U.S. Securities & Exchange Commission
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U.S. Securities and Exchange Commission

Washington, D.C.

Litigation Release No. 17511 / May 8, 2002

United States v. William H. Black, et al., No. 1:00CR15 SPM (N.D. Fla.)


The Commission announced that on May 7, 2002, William H. "Tank" Black, a former professional sports agent, was sentenced to serve 60 months in prison and ordered to pay $12 million in restitution stemming from charges that he defrauded his athlete-clients in multiple investment schemes over a three-year period. The Hon. Stephan P. Mickle imposed the maximum sentence after a hearing in United States District Court in the Northern District of Florida (Gainesville Division).

On January 31, 2002, a jury found Black guilty of conspiring to commit mail fraud, to commit wire fraud, to obstruct the SEC's parallel investigation and to defraud the United States gvernment. The United States Attorney for the Northern District of Florida prosecuted Black for the same conduct that underlies a civil enforcement action brought by the Commission in February 2000 against Black and others in United States District Court in the Middle District of Florida. The Commission's lawsuit, which has been stayed pending resolution of the criminal case, alleges that Black and his sports agency business, Professional Management, Inc., defrauded nearly two dozen client-athletes of millions of dollars they entrusted to Black for investment purposes. The Commission's complaint alleges:

  • Black fraudulently obtained free stock in a small public company, BAOA, Inc., by falsely promising to the company that his client-athletes would provide promotional services. Black then advised his clients to invest in the company and sold them the very stock that had been issued in their names for free, with Black misappropriating the proceeds.

  • Black defrauded PMI client-athletes by encouraging them to invest millions of dollars in Cash 4 Titles, a purported car title loan business (which was, in fact, an offshore Ponzi scheme), all the while reaping undisclosed commissions almost equal to the returns received by PMI's client-athletes. In so doing, Black conducted no due diligence into the safety of the underlying investment or the soundness of the business; the recommendations were instead motivated by Black's desire to access client funds and to skim a substantial part of his clients' monthly investment returns.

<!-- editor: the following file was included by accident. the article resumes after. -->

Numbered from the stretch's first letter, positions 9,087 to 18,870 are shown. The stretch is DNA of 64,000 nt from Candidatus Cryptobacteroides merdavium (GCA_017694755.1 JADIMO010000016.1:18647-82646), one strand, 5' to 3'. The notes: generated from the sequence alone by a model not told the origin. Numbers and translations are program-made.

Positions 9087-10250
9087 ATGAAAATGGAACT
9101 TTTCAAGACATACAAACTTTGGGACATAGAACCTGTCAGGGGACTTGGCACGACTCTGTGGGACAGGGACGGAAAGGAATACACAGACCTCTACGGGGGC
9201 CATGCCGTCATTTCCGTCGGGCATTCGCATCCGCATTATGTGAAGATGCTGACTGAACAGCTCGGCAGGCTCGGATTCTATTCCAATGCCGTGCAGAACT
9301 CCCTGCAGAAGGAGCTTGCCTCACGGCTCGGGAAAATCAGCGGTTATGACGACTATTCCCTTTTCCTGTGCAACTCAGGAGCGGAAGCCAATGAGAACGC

• Finally, Black insinuated himself into the ongoing Ponzi scheme and, using Cayman Islands entities that he secretly controlled, diverted some or all of the periodic interest payments made by the Ponzi promoter on his clients' investments. Further, in some instances, Black misappropriated or diverted client funds that he falsely claimed had been invested.

The guilty verdict included, as an object of the conspiracy, Black's obstruction of the Commission's parallel investigation. At trial, the jury heard evidence that Black lied under oath in his SEC testimony, produced fabricated documents to the SEC and failed to produce numerous other documents in response to Commission subpoenas.

Judge Mickle ordered that Black serve his 60-month sentence after completing a prior sentence of nearly seven years for his role in laundering $1.1 million for a drug ring in Detroit. In the Detroit case, the U.S. Attorney for the Eastern District of Michigan prosecuted Black for laundering drug money through the same Cash 4 Titles Ponzi scheme that he pitched to his client-athletes. Black began serving the Detroit sentence in June 2001. Additionally, Black still faces an additional money laundering conspiracy charge in the Northern District of Florida. If eventually convicted on all counts, Black could face a total prison sentence exceeding 25 years.

For further information about the Commission's action against Black, see Litigation Release No. 16455 (February 25, 2000) and Litigation Release No. 17358 (February 11, 2002).


Modified: 05/09/2002